While it is possible for younger, smaller galleries to move to Hollywood, getting a lot of space there is still a tricky proposition. LA’s art scene has historically been decentralized, unlike New York’s, and proximity to patrons has been a perpetual concern. Yet some are beginning to branch out, eschewing the tonier locales in search of larger, cheaper, and more unique spaces, believing that if they create something sufficiently interesting, the patrons will beat a path to them.

Space on a Shoestring
“I came across a space Downtown by my friends Night Gallery,” said art dealer Francois Ghebaly, who opened his new Downtown space nine months ago after moving from a much smaller space in chic Culver City. “For under $1 a square foot, I could get a space that is absolutely magnificent. Why get a 3,000 square-foot space when you can get a 10,000-square-foot space for the same price?”

Ghebaly opened his first gallery in 2009 in Chinatown, a neighborhood that at the time was one of the “big important” art neighborhoods in the city. But after the financial crisis, most galleries there closed shop and dealers, Ghebaly among them, were on the lookout for new neighborhoods to move into. Ghebaly identifies Mara McCarthy, whose gallery The Box moved from Chinatown to Downtown in 2012, as one of the key players kicking off the easterly shuffle. Ghebaly initially moved to Culver City, to join the ranks of David Kordansky and Blum and Poe (the gallery that anchored Culver City when it moved there in 2003). But after three years in just under 1,000 square feet of space, he decided the space was too small and the rent, at $3 per square foot, too steep. Downtown provided the right mix of price and space.

“You can find stuff for $0.20 a square foot, for $1 a foot or $2-$2.50,” said Tyler Stonebreaker about Downtown. Creative Space, a real estate company Stonebreaker co-founded, lists on its website clients including Gavin Brown’s Enterprise and Maccarone (after publication of this article, Gavin Brown’s Enterprise and Maccarone have been removed from the list of clients on the website), both of which are Downtown (in Brown’s case 356 South Mission, an affiliate of his New York gallery, while Maccarone’s space will open in 2015). “Any kind of gallery space isn’t going to be attractive north of that [price range].”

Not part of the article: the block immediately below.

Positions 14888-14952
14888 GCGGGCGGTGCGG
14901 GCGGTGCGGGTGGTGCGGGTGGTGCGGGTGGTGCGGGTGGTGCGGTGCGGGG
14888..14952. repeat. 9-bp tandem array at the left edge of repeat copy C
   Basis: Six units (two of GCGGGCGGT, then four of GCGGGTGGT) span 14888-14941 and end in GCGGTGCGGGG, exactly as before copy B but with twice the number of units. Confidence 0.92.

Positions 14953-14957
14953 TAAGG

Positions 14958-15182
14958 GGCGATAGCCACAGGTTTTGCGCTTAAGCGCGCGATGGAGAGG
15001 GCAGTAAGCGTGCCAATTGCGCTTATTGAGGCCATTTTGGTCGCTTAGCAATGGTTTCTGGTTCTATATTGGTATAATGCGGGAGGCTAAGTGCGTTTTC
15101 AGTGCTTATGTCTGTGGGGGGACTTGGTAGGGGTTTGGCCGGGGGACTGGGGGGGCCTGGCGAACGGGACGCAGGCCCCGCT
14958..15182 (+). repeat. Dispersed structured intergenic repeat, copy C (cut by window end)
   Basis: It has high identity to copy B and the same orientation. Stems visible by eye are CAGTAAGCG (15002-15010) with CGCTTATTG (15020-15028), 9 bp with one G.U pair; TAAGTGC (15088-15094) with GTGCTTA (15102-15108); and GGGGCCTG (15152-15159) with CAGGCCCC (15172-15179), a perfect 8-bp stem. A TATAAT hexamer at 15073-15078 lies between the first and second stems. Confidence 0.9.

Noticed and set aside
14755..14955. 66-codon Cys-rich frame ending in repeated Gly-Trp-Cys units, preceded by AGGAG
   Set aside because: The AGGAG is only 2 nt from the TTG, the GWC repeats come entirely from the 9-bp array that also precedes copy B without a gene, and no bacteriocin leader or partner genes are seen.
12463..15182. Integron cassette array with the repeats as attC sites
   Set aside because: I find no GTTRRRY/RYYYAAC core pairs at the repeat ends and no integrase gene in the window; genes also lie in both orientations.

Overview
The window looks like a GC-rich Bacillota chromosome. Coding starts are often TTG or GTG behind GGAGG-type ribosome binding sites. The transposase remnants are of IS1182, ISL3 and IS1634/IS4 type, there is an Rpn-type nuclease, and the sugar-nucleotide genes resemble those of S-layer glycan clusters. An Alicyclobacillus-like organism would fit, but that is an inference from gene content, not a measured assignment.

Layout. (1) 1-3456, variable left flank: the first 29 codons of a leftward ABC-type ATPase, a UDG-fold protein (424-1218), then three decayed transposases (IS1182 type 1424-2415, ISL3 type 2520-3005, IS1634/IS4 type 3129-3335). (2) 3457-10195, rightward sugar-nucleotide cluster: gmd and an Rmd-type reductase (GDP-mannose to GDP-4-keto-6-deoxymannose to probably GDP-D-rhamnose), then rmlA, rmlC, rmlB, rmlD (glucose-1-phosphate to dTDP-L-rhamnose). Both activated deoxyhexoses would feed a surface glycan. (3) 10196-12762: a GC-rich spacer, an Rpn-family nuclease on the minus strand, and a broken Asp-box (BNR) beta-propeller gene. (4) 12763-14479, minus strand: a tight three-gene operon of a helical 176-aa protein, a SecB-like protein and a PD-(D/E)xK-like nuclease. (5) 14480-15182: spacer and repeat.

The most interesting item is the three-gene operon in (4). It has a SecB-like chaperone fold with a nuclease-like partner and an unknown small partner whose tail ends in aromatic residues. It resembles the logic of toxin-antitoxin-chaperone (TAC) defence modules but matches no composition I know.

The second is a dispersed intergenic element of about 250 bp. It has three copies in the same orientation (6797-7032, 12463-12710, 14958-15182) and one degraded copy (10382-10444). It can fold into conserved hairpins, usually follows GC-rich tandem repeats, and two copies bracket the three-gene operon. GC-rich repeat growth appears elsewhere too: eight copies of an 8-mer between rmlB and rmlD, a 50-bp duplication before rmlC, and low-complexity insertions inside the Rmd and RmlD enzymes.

Scott Reeder, installation view from 356 S. Mission Road, Los Angeles, March 25 – April 6, 2014.
Photo: Joshua White/JWPictures.com. Courtesy the artist and 356 S. Mission Road.

Comparatively speaking, at $4-$6 per square foot in West Hollywood, $3-$4 in Culver City, $3.50-$4.50 per square foot on La Brea, where David Kordansky is opening shop later this year, and Hollywood where it’s roughly $2.50-$4 a square foot, Downtown is a steal.

But cost isn’t the only factor pushing the eastward migration. “Big collectors have told me that before the GPS era, having a space where we are now, which is kind of off the beaten path, would be difficult because you had to take the Thomas Guide out—which is basically a phone book with the maps of the streets of LA,” Ghebaly said, noting that collectors were not that excited about taking the drive up to his old space in Chinatown. “But now, with GPS, you just plug in your GPS, and you’re a half-hour away from everything in the city.” Ghebaly also noted that the Uber app (which allows people to arrange for a car service pick-up with a few simple commands on their smart phone), is yet another positive change in the car-centric city.